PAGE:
Gas Still The Big Hope For Achieving Net-Zero

Gas Still The Big Hope For Achieving Net-Zero
The energy sector accounts for nearly 80 percent of GHG emissions, primarily from fossil fuel consumption.

The energy sector accounts for nearly 80% of GHG emissions, primarily from fossil fuel consumption. Oil and gas companies are under increasing pressure to disclose the climate impact of their business and decarbonize operations.

Natural gas has long been considered to have an important part to play in realizing a 1.5-degree scenario by 2050. And its role is under greater scrutiny than ever. The ripple effect from Russia’s war with Ukraine may have knocked the balance of the energy trilemma – sustainability, affordability, and security – towards the latter, but the net zero challenge will only intensify.

As efforts to address global warming step up, lower fossil fuel use will reduce energy sector emissions. Wood Mackenzie expects carbon dioxide emissions to peak around 2025 and reduce by 28% from the current level by 2050.

However, Woodmac calculates that to meet the most ambitious targets of the Paris Agreement – as outlined in its Accelerated Energy Transition 1.5-degree (AET-1.5) scenario – carbon emissions would need to drop much further. By 70%, in fact.

It’s unlikely that additional reductions in fossil fuel demand will be enough to address this shortfall on their own. With that in mind, reducing emissions within the oil and gas industry itself will be an important part of reducing overall emissions.

To best address the sector’s emissions, it is necessary to understand where and how they are created across the whole value chain. Namely, scope 1 are direct emissions relating to oil and gas extraction and processing, including emissions from fuel combustion, flaring and venting, as well as methane losses. Scope 2 are indirect emissions relating to oil and gas extraction, from purchased electricity, heat and steam consumed at facilities while scope 3 are other indirect sources of emissions, including combustion of products at point of use.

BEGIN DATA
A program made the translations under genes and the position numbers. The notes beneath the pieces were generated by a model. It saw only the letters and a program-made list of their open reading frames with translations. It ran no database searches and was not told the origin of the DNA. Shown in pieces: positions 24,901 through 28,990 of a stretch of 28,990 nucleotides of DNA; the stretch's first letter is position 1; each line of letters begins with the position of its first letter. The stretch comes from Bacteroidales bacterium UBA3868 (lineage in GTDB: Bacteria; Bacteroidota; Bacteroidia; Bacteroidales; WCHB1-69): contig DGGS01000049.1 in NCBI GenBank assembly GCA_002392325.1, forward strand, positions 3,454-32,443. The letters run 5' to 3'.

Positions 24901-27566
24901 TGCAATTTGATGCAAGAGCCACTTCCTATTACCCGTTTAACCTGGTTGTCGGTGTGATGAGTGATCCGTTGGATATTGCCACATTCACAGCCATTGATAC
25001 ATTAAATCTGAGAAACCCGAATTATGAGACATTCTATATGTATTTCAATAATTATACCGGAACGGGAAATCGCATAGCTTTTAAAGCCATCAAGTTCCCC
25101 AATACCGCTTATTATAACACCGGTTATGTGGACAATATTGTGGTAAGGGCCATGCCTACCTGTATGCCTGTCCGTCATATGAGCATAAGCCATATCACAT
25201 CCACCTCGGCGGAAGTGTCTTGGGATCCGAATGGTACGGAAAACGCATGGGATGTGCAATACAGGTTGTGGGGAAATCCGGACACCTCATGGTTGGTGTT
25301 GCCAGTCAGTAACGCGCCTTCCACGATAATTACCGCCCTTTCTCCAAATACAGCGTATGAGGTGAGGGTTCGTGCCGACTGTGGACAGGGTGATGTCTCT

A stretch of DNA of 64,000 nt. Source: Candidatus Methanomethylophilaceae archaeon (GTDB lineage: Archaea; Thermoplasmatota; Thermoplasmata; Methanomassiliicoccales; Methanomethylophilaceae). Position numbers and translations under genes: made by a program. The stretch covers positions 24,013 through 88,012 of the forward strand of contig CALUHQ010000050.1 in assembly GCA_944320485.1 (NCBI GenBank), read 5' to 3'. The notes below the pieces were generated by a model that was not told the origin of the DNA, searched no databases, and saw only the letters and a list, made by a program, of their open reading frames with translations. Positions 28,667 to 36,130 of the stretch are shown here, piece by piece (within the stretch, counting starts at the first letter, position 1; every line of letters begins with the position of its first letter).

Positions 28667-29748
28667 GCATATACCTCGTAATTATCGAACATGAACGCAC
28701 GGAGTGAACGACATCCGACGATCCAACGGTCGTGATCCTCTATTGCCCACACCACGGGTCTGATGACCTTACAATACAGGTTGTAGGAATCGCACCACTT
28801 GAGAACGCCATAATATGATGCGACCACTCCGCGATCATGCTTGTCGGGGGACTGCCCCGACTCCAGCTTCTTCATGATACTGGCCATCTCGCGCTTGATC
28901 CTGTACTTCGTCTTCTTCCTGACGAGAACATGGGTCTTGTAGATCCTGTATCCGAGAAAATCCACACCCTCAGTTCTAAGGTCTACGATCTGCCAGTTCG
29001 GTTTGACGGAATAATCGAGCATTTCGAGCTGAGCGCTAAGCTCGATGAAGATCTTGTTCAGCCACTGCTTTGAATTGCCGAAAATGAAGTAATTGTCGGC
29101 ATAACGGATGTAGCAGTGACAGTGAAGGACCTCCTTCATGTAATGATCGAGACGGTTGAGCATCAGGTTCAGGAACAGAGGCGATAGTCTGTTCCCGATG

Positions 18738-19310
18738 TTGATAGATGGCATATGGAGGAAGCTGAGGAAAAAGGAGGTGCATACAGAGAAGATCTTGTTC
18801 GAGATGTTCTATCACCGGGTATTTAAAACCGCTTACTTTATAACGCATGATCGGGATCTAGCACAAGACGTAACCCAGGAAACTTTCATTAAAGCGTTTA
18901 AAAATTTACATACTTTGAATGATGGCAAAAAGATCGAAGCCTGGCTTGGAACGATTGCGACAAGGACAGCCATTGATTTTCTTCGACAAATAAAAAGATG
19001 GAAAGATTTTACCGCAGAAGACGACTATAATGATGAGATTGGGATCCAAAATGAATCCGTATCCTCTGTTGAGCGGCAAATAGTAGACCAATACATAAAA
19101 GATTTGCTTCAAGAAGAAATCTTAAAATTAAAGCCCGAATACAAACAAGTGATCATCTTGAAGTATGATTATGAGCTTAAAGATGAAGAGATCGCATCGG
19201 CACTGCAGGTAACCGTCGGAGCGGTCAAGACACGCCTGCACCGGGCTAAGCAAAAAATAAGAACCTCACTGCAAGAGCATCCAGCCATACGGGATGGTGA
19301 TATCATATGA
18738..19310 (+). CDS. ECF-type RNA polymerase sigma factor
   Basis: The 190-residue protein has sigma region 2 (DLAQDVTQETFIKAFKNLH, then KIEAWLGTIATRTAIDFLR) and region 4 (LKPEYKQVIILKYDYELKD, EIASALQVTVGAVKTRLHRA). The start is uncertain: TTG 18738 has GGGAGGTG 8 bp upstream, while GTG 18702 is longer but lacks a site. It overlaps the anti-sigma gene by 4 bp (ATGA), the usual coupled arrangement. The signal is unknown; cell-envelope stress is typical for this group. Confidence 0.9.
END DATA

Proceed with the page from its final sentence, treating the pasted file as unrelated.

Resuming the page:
Analyzing the data by field type, Woodmac claims that in many cases gas fields can have higher Scope 1 and 2 emissions than oil fields. This often happens where there is CO2 in the reservoir, which is subsequently vented into the air, or where the gas is liquefied prior to shipping.

The additional liquefaction, shipping, and regas process involved makes LNG more carbon intensive than traditional pipeline gas supply. Wood Mackenzie’s analysis has LNG meeting at least 25% of global gas demand by 2050.

However, given the increasing reliance on LNG in Europe to replace piped gas from Russia, that figure could go even higher. So, unless LNG facilities take steps to decarbonize then overall scope 1 and 2 emissions from gas production could continue to increase.

It is worth noting that most carbon dioxide emissions come from gas or oil products being combusted by the end user, such as in a power station or for transportation. Scope 3 has a huge impact on overall emissions, being an order of magnitude higher than Scope 1 and 2 emissions combined.

Oil and gas companies have much less control over these emissions, and so far, only ten have set Scope 3 net-zero ambitions. But once Scope 3 is considered, gas is noticeably cleaner than oil – mainly because gas has a lower carbon combustion factor than liquid fuels.

Furthermore, oil must be refined before it can be used, which increases Scope 3 emissions even further for oilfields.

To contact the author, email bojan.lepic@rigzone.com


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